Politics & Government

Richie Farmer charged with 42 counts of violating Kentucky ethics laws

Richie Farmer
Richie Farmer

FRANKFORT — Former Kentucky Agriculture Commissioner Richie Farmer was charged Monday with 42 counts of violating the state ethics law, the most ever issued against an individual by the Executive Branch Ethics Commission.

"We have not seen misuse of office at this level in the nearly nine years I've been with the commission," executive director John R. Steffen told reporters.

The previous high for ethics charges against one person was 16, Steffen said.

The ethics panel also charged seven other people, six of whom are former or current employees of the state Department of Agriculture. The final person charged was Farmer's sister, who works for the Kentucky Registry of Election Finance.

The ethics panel will initiate administrative proceedings against those who were charged to determine whether the alleged violations occurred. If the charges are found to be true, the commission may issue a cease-and-desist order, issue a public reprimand, recommend removal from office and set a fine of up to $5,000 for each violation.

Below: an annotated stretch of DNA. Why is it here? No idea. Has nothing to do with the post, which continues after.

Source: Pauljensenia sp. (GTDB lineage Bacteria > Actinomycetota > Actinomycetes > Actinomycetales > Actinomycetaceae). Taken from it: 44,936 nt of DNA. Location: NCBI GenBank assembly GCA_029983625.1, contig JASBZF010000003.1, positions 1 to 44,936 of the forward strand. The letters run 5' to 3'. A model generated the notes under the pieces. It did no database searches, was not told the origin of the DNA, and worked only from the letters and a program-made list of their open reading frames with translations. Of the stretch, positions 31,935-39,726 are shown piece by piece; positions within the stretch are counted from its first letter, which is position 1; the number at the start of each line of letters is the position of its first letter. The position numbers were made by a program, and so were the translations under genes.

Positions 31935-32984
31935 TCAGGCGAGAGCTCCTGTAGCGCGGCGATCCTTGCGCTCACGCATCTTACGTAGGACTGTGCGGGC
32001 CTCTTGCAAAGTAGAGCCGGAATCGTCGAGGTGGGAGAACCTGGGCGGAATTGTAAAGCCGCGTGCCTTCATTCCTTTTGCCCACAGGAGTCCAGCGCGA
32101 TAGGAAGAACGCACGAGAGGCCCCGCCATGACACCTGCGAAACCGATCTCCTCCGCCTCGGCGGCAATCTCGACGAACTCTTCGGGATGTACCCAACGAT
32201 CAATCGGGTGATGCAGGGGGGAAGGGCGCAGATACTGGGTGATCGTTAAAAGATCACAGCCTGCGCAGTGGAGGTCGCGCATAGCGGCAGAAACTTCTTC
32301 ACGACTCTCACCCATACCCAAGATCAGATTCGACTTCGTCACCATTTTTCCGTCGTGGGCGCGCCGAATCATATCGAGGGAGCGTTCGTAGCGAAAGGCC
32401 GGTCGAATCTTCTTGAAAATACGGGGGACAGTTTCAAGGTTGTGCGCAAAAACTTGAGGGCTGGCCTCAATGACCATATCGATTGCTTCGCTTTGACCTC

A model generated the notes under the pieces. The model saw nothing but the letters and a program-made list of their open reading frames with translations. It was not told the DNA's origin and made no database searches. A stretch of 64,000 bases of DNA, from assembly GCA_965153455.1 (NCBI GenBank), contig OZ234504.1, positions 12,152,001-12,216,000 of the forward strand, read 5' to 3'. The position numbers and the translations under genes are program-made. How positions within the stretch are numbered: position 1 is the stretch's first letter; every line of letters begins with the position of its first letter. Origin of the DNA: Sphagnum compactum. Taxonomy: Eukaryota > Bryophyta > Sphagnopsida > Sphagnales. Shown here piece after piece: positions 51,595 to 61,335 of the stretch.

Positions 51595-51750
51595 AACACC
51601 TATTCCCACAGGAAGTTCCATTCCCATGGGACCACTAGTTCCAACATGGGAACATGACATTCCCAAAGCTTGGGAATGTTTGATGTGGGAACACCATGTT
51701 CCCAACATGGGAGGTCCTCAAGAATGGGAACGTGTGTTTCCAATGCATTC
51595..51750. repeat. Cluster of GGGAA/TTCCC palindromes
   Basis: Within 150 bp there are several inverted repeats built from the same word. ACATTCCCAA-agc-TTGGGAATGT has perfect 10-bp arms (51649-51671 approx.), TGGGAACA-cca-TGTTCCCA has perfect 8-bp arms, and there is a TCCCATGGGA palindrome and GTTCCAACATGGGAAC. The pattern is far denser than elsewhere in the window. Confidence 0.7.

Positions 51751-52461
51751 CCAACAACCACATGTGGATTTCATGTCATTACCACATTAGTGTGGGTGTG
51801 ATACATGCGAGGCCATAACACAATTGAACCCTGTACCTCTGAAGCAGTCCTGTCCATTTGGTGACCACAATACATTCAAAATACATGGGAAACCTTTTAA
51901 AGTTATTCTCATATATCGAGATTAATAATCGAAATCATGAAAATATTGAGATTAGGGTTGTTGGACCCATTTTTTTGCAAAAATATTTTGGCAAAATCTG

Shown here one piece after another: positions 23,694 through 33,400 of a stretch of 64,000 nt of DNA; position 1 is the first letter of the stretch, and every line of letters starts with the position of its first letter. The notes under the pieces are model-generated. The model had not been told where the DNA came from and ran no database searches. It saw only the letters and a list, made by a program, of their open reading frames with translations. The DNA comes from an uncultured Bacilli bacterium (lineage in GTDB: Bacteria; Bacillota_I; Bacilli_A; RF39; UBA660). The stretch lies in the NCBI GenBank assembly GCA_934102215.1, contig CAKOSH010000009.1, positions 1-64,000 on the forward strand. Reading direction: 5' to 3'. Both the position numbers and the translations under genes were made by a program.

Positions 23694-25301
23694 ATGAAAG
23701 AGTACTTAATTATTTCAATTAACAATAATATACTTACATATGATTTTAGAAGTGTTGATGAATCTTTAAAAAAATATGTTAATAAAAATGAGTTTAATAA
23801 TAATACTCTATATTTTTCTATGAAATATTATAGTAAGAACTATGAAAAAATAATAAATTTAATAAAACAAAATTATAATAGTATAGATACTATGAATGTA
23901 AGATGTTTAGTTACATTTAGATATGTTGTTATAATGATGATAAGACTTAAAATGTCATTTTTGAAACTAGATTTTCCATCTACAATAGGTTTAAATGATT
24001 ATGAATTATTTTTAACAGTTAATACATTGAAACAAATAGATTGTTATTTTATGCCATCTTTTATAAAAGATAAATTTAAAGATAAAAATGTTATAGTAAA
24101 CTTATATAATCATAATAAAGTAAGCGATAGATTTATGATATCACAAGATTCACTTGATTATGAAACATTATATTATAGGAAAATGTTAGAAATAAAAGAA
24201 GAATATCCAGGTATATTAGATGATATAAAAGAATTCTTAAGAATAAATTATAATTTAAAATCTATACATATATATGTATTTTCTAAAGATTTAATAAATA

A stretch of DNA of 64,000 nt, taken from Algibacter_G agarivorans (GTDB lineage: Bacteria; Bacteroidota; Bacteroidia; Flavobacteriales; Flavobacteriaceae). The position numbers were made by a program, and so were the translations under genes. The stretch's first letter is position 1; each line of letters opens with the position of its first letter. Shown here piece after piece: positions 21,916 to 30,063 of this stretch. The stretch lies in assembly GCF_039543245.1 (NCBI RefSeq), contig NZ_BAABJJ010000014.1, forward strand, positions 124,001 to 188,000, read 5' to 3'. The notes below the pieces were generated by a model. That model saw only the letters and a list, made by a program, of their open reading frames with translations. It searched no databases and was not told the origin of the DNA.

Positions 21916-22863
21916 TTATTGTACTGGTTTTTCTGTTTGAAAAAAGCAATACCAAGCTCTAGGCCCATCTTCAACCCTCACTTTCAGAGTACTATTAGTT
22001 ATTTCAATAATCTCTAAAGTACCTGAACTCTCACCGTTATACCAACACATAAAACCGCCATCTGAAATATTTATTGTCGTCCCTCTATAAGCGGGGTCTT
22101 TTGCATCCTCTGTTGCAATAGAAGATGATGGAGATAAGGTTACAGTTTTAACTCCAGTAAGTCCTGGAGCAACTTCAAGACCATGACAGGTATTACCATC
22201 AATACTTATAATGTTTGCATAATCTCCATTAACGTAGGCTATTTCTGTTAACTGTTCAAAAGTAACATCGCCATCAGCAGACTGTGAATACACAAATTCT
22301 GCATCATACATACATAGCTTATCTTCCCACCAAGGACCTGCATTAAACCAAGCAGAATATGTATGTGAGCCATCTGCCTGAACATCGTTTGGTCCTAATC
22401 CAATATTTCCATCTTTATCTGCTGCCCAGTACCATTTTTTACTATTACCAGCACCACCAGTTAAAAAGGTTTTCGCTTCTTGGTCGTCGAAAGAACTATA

The charges against Farmer, a popular University of Kentucky basketball player in the 1990s, included misuse of state employees, misuse of state resources, improper use of grants and improper use of "Kentucky Proud" marketing funds.

Most of the charges stem from an investigation by State Auditor Adam Edelen last year that said a "toxic culture of entitlement" permeated the agriculture department under Farmer. The report found that Farmer had state workers build a basketball court in his backyard, take him hunting and shopping, mow his yard, and chauffeur his dog between Frankfort and Louisville during the State Fair — all while on the clock.

He also used an extravagant 2008 convention for fellow agriculture commissioners from Southern states to stock his own gun rack and bar, at least partially at taxpayer expense, the audit found.

The ethics commission made a few new allegations Monday. Farmer and his sister, Rhonda Monroe, face three counts of breaking ethics laws for allegedly conspiring to submit false records to the Kentucky Registry of Election Finance, where Monroe is the assistant executive director. The expense records allowed Farmer to collect inappropriate payments from his 2007 re-election campaign.

Steffen said the ethics commission is working with several other investigative agencies, but he declined to identify any of them. He did not rule out other charges by the ethics commission.